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Rhinos

WildAid Calls for Ban on Synthetic Rhino Horn Exports

SAN FRANCISCO (February 10, 2016) — WildAid and the Center for Biological Diversity today formally petitioned the Obama administration to ban the sale and export of so-called “synthetic” rhinoceros horn. Trade in the biologically engineered faux horn could accelerate consumer demand in Asia for illegal wildlife products that has caused rhino poaching rates to skyrocket across southern Africa. 

Rhino horn is coveted by some in Vietnam and China as a status symbol and as a panacea for ailments and diseases, from hangovers to cancer. There is no scientific evidence that rhino horn has medicinal value but rhinos in Africa and Asia are gravely imperiled due to demand for their horns. Several populations have already been poached into extinction, while others, such as the northern white rhino, have dwindled to just a few individuals. Experts believe the best way to save rhinos is to reduce consumer demand for rhino horn.

The good news is that history has shown that we can beat this illicit trade: Past public campaigns against rhino horn have previously succeeded in putting pressure on nations to crack down on the trade. For example, in 1994 the Clinton administration imposed unprecedented sanctions against Taiwan for its failure to stop rhino horn sales. The international scrutiny and well-publicized penalties resulted in Taiwan stepping up enforcement against the market, which also was banned in China and other countries. The rhino horn trade collapsed until economic growth in Vietnam, coupled with new rumors of rhino horn’s anti-cancer effects, revived consumer demand. 

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Crisis Persists Despite Slight Decline in South African Rhino Poaching

Shannon Benson

South Africa’s Minister for Environmental Affairs, Edna Molewa, announced Thursday that 1,175 rhinos were poached in the country during 2015. This is a slight drop from 2014, when a record 1,215 poached rhinos were officially tallied, and is the first year since 2007 that has not shown an increase over the previous year. Kruger National Park, the epicenter of poaching in the region, recorded 826 rhinos illegally killed in 2015, one fewer than 2014’s total of 827.

Minister Molewa hailed the reduction as “very, very good news” and said it “offers great cause for optimism”. She attributed it particularly to the efforts of law enforcement and security agencies who, she said, had managed to avert the spike in poaching that normally occurs around December as poachers seek extra money for the Christmas holiday season. She said that South Africa’s rhino population “continues to be stable” according to the most recent census data.

South African Court Upholds Effort to Legalize Domestic Rhino Horn Trade

Investigators inspect the carcass of a poached white rhino in Kruger National Park, May 2015 (Adam Welz/WildAid)

WildAid is deeply concerned that South Africa's moratorium on domestic trade in rhino horn was effectively lifted today in a Pretoria court, on a technicality related to incorrect government procedures. 

The court rejected the government's appeal against a judge who had found that, while a ban may be prudent, the government had failed to follow its own procedures for soliciting public comment. The South African government, concerned that domestically-sold horn would leak out into the international market, had attempted — but failed — to prevent the moratorium from being lifted.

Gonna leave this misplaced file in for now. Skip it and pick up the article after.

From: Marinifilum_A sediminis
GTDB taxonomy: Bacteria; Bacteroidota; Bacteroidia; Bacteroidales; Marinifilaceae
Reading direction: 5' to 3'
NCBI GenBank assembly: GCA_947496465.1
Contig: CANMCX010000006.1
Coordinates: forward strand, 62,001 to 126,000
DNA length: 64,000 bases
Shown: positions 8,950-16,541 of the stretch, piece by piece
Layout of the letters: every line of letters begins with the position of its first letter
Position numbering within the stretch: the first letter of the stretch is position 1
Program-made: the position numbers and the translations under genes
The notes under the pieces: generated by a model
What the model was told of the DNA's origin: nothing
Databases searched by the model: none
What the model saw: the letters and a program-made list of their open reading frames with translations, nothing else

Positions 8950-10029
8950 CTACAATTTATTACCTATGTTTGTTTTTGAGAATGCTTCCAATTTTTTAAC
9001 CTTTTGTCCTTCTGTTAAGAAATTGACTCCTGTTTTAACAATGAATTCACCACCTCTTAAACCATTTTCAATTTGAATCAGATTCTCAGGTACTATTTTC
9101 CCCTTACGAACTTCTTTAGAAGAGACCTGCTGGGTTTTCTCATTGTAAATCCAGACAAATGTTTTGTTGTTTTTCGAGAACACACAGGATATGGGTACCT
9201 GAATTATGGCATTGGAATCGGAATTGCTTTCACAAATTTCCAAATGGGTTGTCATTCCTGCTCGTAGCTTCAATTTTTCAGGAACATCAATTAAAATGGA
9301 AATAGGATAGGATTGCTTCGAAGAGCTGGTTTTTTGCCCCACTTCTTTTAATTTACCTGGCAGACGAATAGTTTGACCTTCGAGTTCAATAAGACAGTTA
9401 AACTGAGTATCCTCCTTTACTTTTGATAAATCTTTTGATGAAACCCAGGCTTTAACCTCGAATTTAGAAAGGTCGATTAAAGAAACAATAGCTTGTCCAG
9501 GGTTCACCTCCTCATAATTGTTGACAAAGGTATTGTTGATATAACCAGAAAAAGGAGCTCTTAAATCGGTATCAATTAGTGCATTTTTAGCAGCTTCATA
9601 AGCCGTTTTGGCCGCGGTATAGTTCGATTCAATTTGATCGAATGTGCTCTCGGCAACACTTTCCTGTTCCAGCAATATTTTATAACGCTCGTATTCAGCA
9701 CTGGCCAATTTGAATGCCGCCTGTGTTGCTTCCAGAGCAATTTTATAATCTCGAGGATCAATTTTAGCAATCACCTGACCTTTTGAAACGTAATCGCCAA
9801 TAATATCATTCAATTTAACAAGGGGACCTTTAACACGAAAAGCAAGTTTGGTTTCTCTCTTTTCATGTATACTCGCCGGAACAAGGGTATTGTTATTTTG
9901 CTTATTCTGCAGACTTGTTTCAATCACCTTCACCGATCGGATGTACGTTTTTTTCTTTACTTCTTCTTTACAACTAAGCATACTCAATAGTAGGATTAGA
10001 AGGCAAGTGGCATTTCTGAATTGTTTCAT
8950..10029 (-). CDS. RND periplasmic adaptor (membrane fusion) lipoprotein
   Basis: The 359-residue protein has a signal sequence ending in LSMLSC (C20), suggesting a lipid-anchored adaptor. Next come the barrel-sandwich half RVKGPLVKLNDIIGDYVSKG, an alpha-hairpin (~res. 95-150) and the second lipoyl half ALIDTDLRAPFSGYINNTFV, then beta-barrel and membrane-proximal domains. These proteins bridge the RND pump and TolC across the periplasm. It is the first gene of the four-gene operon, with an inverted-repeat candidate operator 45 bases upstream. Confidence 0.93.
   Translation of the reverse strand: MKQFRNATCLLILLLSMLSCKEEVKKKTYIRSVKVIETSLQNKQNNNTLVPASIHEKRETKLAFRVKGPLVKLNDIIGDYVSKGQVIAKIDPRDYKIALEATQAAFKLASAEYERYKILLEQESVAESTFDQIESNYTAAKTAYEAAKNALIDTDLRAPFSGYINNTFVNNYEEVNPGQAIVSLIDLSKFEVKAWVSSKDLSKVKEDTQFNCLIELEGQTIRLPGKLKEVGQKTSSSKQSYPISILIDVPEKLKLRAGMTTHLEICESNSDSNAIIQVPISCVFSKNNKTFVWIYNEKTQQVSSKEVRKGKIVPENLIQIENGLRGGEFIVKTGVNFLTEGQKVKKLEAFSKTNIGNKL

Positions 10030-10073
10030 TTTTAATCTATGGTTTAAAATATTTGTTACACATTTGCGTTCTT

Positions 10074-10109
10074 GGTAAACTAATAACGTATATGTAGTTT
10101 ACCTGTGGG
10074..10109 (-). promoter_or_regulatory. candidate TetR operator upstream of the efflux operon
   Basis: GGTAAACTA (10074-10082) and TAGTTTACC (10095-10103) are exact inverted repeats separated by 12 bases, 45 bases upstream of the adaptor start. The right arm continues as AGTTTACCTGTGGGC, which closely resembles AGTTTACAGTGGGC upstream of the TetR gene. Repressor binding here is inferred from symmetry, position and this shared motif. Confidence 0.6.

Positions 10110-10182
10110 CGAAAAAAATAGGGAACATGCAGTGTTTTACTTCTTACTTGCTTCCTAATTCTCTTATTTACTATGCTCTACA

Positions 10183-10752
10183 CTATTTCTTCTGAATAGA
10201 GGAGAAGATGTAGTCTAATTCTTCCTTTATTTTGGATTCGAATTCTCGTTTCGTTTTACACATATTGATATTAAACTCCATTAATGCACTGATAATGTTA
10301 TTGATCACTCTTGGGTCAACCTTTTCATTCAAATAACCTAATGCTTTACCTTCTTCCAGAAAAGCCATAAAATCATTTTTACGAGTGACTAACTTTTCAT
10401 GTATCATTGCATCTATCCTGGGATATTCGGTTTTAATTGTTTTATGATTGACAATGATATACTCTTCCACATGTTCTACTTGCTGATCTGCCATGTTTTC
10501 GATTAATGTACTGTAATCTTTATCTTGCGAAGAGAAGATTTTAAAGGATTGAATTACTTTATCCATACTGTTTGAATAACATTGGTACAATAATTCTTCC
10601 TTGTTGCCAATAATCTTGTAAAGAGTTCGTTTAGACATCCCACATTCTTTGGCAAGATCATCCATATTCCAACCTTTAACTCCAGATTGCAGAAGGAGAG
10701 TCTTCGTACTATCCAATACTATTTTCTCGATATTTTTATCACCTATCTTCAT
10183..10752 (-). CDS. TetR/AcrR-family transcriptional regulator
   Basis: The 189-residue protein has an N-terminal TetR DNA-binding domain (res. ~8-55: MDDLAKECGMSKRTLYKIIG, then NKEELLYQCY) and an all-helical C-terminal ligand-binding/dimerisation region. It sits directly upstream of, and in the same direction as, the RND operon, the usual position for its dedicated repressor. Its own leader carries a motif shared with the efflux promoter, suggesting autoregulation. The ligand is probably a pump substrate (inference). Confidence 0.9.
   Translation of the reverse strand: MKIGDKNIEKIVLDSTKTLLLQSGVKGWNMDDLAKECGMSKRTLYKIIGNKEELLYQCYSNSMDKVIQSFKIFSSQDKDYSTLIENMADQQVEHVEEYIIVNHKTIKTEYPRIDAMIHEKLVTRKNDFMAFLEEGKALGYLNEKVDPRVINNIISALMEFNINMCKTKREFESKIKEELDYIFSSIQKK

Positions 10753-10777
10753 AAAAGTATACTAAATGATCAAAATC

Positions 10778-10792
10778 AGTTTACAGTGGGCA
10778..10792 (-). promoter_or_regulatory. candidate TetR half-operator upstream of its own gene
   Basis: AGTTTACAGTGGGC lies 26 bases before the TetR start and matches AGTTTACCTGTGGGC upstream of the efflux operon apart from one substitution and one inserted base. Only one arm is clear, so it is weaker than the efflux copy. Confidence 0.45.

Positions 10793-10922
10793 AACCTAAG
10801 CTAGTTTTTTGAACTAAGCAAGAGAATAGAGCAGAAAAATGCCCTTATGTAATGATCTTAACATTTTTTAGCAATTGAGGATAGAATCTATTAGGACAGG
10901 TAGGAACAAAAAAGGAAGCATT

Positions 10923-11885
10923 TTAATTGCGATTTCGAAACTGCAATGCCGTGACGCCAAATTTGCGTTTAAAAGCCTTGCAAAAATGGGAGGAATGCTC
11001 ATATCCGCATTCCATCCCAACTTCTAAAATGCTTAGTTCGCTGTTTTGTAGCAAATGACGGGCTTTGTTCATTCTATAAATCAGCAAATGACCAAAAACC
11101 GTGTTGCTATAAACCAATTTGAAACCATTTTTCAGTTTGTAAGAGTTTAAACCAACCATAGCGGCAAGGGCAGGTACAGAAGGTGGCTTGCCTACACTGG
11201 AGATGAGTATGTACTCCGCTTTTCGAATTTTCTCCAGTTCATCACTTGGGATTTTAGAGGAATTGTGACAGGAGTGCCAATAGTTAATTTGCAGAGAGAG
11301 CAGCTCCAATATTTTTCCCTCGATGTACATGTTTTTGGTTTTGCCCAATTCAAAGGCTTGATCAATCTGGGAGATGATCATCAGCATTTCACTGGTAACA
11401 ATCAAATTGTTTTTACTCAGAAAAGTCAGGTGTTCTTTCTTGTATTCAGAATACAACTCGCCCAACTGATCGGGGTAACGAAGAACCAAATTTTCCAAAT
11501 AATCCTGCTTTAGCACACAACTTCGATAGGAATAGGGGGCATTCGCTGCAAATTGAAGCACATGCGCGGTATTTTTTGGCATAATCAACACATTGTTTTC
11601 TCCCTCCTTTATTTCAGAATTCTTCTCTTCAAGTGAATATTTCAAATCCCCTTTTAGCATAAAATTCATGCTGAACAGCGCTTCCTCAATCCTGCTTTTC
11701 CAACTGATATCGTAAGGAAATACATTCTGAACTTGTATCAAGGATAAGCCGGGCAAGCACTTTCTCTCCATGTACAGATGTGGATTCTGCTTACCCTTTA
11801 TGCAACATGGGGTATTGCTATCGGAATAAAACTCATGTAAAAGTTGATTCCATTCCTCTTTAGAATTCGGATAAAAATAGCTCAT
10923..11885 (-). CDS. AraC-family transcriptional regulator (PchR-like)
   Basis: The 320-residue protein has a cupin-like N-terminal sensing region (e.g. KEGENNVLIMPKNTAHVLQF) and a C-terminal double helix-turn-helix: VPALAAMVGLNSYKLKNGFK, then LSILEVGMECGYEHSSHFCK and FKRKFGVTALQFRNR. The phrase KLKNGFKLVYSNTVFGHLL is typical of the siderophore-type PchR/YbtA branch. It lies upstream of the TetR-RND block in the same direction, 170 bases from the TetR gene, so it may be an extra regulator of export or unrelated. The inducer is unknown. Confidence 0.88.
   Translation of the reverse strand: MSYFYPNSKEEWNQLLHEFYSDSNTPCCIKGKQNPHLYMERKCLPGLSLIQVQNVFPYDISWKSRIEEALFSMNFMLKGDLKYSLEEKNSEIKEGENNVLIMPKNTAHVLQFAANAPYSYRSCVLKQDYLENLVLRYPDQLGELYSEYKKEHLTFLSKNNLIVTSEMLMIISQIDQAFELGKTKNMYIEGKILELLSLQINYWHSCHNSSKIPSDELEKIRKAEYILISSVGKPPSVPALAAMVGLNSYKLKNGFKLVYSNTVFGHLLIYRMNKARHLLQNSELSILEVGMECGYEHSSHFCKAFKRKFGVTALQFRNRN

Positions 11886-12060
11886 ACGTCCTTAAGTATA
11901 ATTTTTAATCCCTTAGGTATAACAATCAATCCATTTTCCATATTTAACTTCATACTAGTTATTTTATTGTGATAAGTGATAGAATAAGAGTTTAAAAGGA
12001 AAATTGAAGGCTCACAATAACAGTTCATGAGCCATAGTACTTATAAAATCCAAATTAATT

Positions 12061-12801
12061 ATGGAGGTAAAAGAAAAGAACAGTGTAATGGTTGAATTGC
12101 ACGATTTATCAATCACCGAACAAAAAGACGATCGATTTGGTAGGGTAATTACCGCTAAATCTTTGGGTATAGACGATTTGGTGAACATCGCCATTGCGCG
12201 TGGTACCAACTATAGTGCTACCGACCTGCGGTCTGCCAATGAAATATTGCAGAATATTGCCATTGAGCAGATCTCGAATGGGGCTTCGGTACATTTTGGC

"There is little, if any, consumer demand for rhino horn within South Africa, and we agree with the government that horn sold domestically will likely be laundered into the international market, increasing the already serious threat faced by rhinos," said Peter Knights, CEO of WildAid. “We urge them to take the correct procedural measures in a timely way in order to reinstate the moratorium."

There have been persistent reports that prominent private rhino owners who contested the moratorium hope to attract east Asian citizens to South Africa to consume rhino horn in-country as a form of "medical tourism." The lifting of the domestic trade moratorium facilitates this scenario. 

 
 

Prince William Gives Historic Wildlife Address to the Chinese People

In a historic address to the Chinese people, the Duke of Cambridge (Prince William) has urged China "to turn the tide of extinction" and reject the illegal wildlife trade that's driving the slaughter of endangered species.  

"I am absolutely convinced that China can become a global leader in the protection of wildlife," Prince William said Monday in remarks to be broadcast on Chinese state TV channel CCTV1. "Your influence in the world means you can change the face of conservation in this century. This will be a contribution that would go down in history, one that your great grandchildren would speak of with great pride."

The address coincides with this week's official state visit by Chinese President Xi Jinping, who will be a guest of Buckingham Palace for four days. "[W]e have seen a groundswell of action by governments to improve their laws and to work across borders to fight the traffickers," Prince William said. "Only last month, President Xi announced that China would take steps to halt the domestic trade in ivory, adding to the ban on ivory carving imports he announced in February. But we know the illegal wildlife trade cannot be solved by governments alone. The spotlight falls back on all of us, and on the choices we have to make to play our parts in addressing this problem."

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